Urban alert: Tracking harmful gases


A consortium of public and private officials in two southern municipalities wants to develop a network of environmental sensors that would detect the spread of harmful gases within urban areas and instantly alert first responders.

No federal funding has yet been earmarked for the project. However, officials at Davis-Paige Management Systems (DPMS) LLC have been working with federal, state and local officials in Atlanta for more than a year and with officials in Cumberland County, N.C., since May 2003. In each case, they want to develop a sensor network and plume — gas cloud — modeling system integrated with command and control platforms that would detect hazardous gases and alert first responders.

Micheal Davis, chief executive officer and president of Fairfax Station, Va.-based DPMS, said the goal is to have a networked sensor system coupled with alert systems to create a comprehensive picture of a

hazardous-material release into an urban area. Those would help first responders make better decisions in case of a terrorist, man-made or natural disaster, he said.

If "there's an incident, then everyone in that network will be able to see what's going on, get the predictive plume, warn their personnel to either go into safe-haven zones that have been established in their emergency management plan, or they'll tell folks to evacuate that site in accordance with the emergency management plan," said Davis, a 26-year Army veteran and expert in chemical, radiological and biological weapons and detection systems.

"And then the next step is [to] warn or alert the first responders like the [firefighters], the hazmat [team], the law enforcement [officers], medical personnel that there's an incident at this particular site, and this is the type of equipment you should take with you when you go to that site, and the level of protection that you should take because they now know what's there," he said.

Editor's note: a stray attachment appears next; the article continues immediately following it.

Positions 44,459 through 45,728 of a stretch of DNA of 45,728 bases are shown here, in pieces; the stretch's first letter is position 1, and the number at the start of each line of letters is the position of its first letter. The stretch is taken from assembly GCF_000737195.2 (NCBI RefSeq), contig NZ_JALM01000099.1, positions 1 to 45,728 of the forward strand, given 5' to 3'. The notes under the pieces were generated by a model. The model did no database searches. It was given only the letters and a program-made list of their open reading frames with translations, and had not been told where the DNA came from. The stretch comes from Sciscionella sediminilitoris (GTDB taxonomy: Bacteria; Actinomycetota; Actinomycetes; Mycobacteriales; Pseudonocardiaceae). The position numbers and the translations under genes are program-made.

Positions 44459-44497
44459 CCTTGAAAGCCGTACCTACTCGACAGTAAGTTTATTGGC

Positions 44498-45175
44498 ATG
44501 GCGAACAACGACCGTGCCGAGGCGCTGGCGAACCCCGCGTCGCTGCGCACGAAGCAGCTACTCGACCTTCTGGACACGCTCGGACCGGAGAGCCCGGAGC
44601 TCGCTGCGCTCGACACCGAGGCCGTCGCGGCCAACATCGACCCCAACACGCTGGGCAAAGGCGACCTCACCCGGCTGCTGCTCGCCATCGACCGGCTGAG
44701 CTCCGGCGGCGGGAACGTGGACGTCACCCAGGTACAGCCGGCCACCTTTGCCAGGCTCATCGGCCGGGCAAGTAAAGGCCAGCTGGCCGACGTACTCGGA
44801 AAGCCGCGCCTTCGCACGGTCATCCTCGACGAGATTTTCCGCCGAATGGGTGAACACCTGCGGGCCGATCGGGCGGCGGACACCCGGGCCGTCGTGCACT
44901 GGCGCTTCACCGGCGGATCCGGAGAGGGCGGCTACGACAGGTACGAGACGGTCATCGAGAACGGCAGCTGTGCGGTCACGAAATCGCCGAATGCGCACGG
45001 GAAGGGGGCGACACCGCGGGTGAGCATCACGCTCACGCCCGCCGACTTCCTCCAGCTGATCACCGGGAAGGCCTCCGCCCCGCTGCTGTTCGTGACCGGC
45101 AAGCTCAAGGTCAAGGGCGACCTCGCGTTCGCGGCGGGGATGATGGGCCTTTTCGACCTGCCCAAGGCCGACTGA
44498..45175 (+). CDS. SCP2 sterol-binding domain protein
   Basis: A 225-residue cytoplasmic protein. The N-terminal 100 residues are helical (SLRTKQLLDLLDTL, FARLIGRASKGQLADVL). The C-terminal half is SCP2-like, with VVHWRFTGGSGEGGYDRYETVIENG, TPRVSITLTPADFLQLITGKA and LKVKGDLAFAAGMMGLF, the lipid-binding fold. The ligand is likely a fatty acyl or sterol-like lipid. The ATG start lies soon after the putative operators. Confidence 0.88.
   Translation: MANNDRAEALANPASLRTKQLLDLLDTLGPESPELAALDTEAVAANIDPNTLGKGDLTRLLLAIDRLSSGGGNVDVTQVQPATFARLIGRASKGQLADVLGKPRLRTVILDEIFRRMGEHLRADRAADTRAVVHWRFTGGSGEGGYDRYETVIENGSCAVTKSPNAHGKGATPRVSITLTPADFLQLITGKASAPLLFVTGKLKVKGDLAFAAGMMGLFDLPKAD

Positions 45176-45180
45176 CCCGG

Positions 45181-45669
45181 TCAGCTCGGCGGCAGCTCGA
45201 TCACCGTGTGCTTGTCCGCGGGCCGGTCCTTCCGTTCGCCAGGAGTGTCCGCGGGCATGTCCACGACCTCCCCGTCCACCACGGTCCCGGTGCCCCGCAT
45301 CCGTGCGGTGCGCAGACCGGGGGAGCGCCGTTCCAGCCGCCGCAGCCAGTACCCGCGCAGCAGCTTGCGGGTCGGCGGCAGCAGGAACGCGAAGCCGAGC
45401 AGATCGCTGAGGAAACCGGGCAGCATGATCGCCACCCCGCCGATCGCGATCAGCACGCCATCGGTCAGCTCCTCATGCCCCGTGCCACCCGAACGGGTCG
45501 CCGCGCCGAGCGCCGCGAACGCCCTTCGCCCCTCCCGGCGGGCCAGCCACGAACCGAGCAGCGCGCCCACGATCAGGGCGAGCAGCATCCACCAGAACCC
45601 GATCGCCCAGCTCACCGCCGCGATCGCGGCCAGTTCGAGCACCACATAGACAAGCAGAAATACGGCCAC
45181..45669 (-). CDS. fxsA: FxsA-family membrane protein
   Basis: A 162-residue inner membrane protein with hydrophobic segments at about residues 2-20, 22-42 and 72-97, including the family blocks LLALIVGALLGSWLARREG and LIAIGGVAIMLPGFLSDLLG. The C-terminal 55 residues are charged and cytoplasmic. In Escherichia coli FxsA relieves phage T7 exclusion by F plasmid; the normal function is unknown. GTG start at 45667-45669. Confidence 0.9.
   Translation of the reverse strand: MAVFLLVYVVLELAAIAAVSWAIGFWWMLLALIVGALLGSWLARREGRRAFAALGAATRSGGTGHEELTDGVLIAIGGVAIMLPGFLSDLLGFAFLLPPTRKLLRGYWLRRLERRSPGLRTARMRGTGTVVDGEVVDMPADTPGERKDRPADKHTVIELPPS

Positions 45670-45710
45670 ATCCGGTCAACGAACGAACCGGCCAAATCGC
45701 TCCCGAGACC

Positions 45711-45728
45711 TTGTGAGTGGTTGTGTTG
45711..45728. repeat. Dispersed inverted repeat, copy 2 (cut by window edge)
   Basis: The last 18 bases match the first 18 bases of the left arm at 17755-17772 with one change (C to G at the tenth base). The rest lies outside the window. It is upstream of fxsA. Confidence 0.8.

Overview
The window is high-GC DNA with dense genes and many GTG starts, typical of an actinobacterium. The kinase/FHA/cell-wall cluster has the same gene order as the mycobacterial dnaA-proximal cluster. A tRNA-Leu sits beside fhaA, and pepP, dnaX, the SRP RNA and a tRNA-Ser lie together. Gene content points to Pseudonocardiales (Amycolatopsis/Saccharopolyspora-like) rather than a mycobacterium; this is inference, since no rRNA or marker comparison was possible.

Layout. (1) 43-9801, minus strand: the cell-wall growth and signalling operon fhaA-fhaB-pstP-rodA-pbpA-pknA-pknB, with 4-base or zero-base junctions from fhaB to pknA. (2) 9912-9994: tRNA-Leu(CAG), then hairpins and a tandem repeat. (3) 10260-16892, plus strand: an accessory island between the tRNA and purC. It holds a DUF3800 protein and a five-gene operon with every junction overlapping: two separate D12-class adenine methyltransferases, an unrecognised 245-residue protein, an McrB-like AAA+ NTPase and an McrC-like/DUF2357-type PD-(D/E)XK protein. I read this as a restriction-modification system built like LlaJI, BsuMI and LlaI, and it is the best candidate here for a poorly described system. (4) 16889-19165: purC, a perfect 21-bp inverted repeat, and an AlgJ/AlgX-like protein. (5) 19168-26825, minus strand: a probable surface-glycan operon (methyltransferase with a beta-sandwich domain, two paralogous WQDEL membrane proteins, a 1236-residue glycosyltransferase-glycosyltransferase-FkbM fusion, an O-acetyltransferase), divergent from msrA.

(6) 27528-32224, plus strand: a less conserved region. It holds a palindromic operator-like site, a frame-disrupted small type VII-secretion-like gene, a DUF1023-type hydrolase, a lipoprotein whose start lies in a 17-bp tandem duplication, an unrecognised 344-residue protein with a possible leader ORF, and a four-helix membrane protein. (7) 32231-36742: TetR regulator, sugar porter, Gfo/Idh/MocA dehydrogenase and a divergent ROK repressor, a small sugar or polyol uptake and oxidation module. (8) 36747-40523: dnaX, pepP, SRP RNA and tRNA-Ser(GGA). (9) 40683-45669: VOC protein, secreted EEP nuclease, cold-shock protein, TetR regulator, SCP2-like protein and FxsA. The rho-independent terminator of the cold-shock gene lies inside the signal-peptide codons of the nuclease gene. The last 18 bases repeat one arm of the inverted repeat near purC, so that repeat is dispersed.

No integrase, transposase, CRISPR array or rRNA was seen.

DPMS is working with Columbia, Md.-based Prism Communications Inc., a systems integrator.

Jyotin Bharwada, Prism's chief operating officer, said the idea is to have all the sensors distributed at critical infrastructures.

"And if there's an incident that's detected, one of the key parameters is to understand how this plume or this gaseous cloud is going to behave," he said. It "is very much dependent on where it's been dispersed, what is the topology of that area — like [Washington] D.C. is different from New York [City] is different from Atlanta because of what you call urban canyons." Urban canyons comprise the walls, ground and air between adjacent buildings in an urban area.

DPMS' initiative is based on DCNet, an observational program combined with predictive modeling systems to determine how gases disperse in urban areas.

Bruce Hicks, director of the National Oceanic and Atmospheric Administration's Air Resources Laboratory, which has been running DCNet for the past two-and-a-half years, said it's a way to find out about cities' wind patterns and forecast air quality.

"The intention is to put out there the sensors to give us the keen meteorological information that we can then use to drive very fine models," he said. But challenges exist. Wind directions and materials' dilution rates vary greatly across urban areas.

In Atlanta, Geraldine Dodson, senior vice president of DPMS' business development division in the southeastern region, said company officials met with several city, county and state officials as well as with private-sector representatives. Several federal government agencies are also located in the city, including the Centers for Disease Control and Prevention and the FBI.

The first phase, planned to last about six months, would assess current communication capabilities and implement a working prototype. The second phase would expand that system. The initial cost for the first phase will be $1 million for each municipality; the second phase would range from $1.5 million to $5 million.

In Cumberland County, Davis said

officials would be working with Pope Air Force Base and the Army's Fort Bragg.

But that all depends on funding. The Defense Department has advanced sensors, he said, but they're too expensive for cities to purchase.

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